There are growing job openings and a mismatch of needed skills, falling new weekly claims for unemployment insurance and rising voluntary quits. Besides the tight labor market, for the past five years, firms have been unwilling to reinvest in themselves, choosing instead to hoard large volumes of cash.

As a result, capacity issues could constrain the rate of expansion of real physical output. David Rosenberg, of Gluskin-Sheff, indicates that he believes that noninflationary potential economic growth in the U.S. is between 1% and 2%, as opposed to the 4% view held by those who control economic policies. If correct, the U.S. is currently at or even above its noninflationary growth rate.

The Inflation Recognition Problem

Furthermore, due to the adoption of twisted logic that now welcomes inflation, early warning signs are likely to either be ignored or praised. Inflation is a lagging indicator, which compounds the recognition problem. Over the past year, while the core inflation rate in goods (CPI) has been -0.2%, the inflation in the dominant service sector has been 2.3%. We should recognize that there are measurement issues that bias these inflation measures to the downside.

Conclusion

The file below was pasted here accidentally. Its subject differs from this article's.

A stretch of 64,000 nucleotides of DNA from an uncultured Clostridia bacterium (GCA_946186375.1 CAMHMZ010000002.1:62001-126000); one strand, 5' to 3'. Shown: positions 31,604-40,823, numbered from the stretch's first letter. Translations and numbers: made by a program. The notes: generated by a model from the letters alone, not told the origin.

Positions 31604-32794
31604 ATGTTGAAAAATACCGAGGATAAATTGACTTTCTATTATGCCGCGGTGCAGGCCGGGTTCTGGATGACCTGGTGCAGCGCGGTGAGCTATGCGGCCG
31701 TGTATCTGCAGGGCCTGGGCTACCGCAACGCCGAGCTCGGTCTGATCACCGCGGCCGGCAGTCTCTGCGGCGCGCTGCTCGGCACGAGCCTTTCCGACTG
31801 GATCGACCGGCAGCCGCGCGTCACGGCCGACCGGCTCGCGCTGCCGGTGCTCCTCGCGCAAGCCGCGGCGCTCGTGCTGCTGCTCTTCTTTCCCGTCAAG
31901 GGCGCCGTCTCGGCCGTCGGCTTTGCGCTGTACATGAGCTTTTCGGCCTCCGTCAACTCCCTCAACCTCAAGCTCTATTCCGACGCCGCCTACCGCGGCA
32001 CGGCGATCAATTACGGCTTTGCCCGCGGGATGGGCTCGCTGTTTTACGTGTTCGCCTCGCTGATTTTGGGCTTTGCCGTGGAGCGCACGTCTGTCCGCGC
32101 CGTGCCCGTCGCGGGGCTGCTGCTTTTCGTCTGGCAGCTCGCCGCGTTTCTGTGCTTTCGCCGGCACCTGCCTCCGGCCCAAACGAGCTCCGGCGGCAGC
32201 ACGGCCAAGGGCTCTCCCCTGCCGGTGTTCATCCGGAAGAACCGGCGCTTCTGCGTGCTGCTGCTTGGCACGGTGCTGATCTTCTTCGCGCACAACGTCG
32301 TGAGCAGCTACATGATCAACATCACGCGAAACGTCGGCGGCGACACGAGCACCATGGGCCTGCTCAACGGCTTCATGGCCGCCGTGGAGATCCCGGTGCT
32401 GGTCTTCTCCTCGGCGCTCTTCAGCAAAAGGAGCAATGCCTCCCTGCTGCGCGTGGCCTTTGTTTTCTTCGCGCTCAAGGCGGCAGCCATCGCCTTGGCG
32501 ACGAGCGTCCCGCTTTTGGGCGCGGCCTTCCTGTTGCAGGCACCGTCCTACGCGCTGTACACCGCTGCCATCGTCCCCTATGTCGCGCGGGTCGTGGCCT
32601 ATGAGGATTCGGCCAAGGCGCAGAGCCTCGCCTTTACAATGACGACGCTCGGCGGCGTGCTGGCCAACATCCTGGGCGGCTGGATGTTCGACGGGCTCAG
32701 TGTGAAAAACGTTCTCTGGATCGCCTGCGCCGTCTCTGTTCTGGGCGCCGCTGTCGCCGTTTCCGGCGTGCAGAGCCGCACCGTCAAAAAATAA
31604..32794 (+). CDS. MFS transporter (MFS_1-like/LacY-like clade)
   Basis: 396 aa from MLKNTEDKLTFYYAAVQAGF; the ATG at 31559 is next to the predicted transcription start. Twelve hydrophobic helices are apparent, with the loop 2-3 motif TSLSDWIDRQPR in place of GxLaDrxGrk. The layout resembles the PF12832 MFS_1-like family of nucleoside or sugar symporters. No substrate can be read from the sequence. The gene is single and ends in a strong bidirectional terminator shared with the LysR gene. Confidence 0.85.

One logical conclusion for the U.S. is that current monetary and fiscal policies, which are aimed at demand stimulation rather than supply-side capacity issues, could result in today's Brazilian style stagflation.
This commentary comes from an independent investor or market observer as part of TheStreet guest contributor program. The views expressed are those of the author and do not necessarily represent the views of TheStreet or its management.

Robert Barone is a partner, economist and portfolio manager at Universal Value Advisors, an investment advisory firm in Reno, NV.

He previously held positions as an economist for Cleveland Trust Company and as professor of finance at the University of Nevada. During his tenure at Comstock Bancorp in 1996 he became a Director of the Federal Home Loan Bank of San Francisco, serving as its Chair in 2004.

Barone also served as Director of AAA of Northern California, Nevada and Utah and a Director of its associated insurance company. He currently serves on AAA's Finance and Investment Committee. Along with his son Joshua, he founded Adagio Trust Company in 2000, and in 2006 opened Ancora West Advisors. Barone received a Ph.D. in Economics from Georgetown University.

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